This award honors one graduating student at Harvard Kennedy School for their commitment to building community and for serving as a role model for women aspiring to be leaders. 

2023 Awardee: Raie Gessesse, MPP '23

To nominate a graduating student, please submit a letter of support (to not exceed 500 words) describing how your nominee fulfills the award criteria listed below and indicate any specific ways the candidate you are nominating (or yourself) has leveraged leadership to advance women and gender equity. Please note that self-nominations are welcome.

Nominations should be submitted via email to Laura Botero at laura_botero@hks.harvard.edu. Please include “Nomination for Barbara Jordan Award” in the subject line of your email. The Barbara Jordan Award for Women’s Leadership will be presented on Class Day.

  • Commitment to building community at HKS
  • Contribution to furthering issues of public importance outside HKS
  • Serves as an example of leadership and as a role model for women aspiring to be leaders
  • Displays the qualities of excellence (in academic achievement and community service) that Barbara Jordan embodied as a public servant
  • Leverages leadership to advance women and gender equity

  • 2022 - Majd Steitieh
  • 2021 - Abosede Alimi
  • 2020 - Ruha Shadab
  • 2019 - Tahra Goraya
  • 2018 - Sahar Ali Dar
  • 2017 - Lauren Powell
  • 2016 - Norma Torres Mendoza
  • 2015 - Phyllis Johnson
  • 2014 - Halimatou Hima
  • 2013 - Leila El-Khatib
  • 2012 - Katharine Lusk 
  • 2011 - Sorby Grant 
  • 2010 - Rasheba Johnson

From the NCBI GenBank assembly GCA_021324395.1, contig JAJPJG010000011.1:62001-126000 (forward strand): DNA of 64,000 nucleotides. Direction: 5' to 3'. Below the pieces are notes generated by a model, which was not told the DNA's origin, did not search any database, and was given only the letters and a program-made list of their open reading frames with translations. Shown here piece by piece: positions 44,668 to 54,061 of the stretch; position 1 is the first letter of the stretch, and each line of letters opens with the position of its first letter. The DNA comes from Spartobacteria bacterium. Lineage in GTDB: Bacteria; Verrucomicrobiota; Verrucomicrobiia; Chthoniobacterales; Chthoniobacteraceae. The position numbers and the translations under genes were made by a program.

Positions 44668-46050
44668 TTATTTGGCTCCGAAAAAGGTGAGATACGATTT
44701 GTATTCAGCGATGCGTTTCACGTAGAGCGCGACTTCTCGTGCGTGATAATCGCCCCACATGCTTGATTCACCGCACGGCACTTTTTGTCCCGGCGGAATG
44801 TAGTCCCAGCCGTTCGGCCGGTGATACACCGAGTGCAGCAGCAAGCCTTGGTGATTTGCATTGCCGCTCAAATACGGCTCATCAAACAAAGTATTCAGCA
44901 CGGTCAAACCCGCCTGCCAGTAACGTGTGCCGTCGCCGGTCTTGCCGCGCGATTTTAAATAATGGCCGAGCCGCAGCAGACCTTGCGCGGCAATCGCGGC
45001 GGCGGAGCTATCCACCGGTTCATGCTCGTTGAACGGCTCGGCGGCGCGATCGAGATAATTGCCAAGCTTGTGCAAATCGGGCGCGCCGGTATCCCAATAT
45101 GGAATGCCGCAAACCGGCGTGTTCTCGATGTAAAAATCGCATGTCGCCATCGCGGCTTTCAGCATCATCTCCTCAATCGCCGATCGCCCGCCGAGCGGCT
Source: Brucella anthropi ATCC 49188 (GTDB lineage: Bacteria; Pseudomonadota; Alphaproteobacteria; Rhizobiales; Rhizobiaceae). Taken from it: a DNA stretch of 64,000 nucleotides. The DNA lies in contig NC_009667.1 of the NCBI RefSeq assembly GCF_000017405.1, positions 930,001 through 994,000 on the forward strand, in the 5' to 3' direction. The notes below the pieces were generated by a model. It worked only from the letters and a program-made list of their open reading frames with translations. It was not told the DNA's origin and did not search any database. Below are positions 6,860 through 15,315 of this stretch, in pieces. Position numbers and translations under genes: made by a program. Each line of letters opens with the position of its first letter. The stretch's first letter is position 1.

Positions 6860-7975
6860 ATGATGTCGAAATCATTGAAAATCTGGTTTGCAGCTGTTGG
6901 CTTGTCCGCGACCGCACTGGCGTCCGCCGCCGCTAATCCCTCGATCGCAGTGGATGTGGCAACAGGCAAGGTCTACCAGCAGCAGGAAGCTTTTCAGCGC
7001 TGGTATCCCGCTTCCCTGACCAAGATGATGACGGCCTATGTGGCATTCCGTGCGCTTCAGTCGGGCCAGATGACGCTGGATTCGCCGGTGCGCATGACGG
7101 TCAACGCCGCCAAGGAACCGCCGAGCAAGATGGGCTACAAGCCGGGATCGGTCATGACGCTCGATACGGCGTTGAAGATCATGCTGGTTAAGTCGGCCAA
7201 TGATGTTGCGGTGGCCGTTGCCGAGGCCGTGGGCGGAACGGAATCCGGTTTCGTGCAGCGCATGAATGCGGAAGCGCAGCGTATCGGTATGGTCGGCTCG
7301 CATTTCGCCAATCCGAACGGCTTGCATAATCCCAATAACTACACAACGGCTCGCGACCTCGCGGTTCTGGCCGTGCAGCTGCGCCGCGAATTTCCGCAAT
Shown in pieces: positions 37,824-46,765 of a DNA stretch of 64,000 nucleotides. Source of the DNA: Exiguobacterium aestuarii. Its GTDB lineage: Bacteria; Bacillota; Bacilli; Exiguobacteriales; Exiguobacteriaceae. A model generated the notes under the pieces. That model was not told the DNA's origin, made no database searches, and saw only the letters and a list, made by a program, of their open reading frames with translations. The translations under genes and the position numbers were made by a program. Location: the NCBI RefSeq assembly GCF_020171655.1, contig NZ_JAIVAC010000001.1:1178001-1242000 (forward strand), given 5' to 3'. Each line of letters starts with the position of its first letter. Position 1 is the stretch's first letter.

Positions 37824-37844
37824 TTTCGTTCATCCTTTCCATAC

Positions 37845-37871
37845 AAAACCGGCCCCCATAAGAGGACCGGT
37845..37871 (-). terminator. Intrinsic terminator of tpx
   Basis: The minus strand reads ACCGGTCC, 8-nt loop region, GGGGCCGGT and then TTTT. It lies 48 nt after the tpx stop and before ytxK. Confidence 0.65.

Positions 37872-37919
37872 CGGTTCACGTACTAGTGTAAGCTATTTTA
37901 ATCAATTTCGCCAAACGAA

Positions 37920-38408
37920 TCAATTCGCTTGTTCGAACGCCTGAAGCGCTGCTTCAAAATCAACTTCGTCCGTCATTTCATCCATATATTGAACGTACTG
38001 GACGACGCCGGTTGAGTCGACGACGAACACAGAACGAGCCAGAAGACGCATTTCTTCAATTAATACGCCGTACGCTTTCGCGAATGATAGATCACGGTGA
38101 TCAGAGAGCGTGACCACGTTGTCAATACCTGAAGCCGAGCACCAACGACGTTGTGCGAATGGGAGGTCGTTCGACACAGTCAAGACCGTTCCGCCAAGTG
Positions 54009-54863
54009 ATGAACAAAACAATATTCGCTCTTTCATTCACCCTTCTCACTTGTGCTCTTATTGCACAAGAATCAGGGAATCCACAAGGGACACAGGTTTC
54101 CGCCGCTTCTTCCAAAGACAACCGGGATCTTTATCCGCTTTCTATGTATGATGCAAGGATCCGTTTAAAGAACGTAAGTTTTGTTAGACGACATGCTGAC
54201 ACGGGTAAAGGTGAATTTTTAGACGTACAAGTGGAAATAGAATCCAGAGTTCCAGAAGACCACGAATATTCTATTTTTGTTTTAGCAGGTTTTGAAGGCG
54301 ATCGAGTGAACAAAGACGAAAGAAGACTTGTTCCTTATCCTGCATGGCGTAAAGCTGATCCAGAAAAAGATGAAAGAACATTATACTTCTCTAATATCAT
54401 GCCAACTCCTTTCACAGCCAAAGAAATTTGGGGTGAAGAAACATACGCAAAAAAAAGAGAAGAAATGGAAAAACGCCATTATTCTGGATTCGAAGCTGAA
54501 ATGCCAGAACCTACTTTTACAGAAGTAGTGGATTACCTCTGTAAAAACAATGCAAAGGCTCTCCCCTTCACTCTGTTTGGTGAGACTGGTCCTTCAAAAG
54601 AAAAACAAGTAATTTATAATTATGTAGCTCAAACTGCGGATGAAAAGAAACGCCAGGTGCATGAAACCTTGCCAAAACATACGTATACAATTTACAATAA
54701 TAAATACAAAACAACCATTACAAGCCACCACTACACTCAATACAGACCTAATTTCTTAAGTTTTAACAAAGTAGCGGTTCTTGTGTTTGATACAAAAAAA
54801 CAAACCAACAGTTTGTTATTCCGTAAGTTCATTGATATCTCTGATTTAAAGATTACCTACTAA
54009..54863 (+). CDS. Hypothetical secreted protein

• 2009 - Wivina Belmonte, Erica Lewis, and Shanza Khan 
  • 2008 - Letha Tawney
  • 2007 - Sarah-Catherine Phillips
  • 2006 – Lara Ponomareff
  • 2005 – Maria Torres
  • 2004 – Dawn Fraser
  • 2003 – Karin Rodgers
  • 2002 – Laila El-Haddad
  • 2001 – Lynne Lyman
  • 1999 – Michele Seligman

Barbara Jordan was a powerful politician, a riveting orator, and a dynamic leader. Through her lifelong commitment to public service, she demonstrated that the barriers women face can be overcome through courage and purpose. Jordan was the first black woman elected to the Texas Senate in 1966. As President Pro Tempore of the Senate in 1972, in the tradition of the Texas Senate, she became “Governor for a Day”—the first black woman governor in the history of the United States. Jordan later served as the first black Texan in the U.S. Congress, representing the 18th Congressional District. In 1994, she served as Chair of the U.S. Commission on Immigration Reform, and before her death in 1996, President Clinton awarded her the Presidential Medal of Freedom.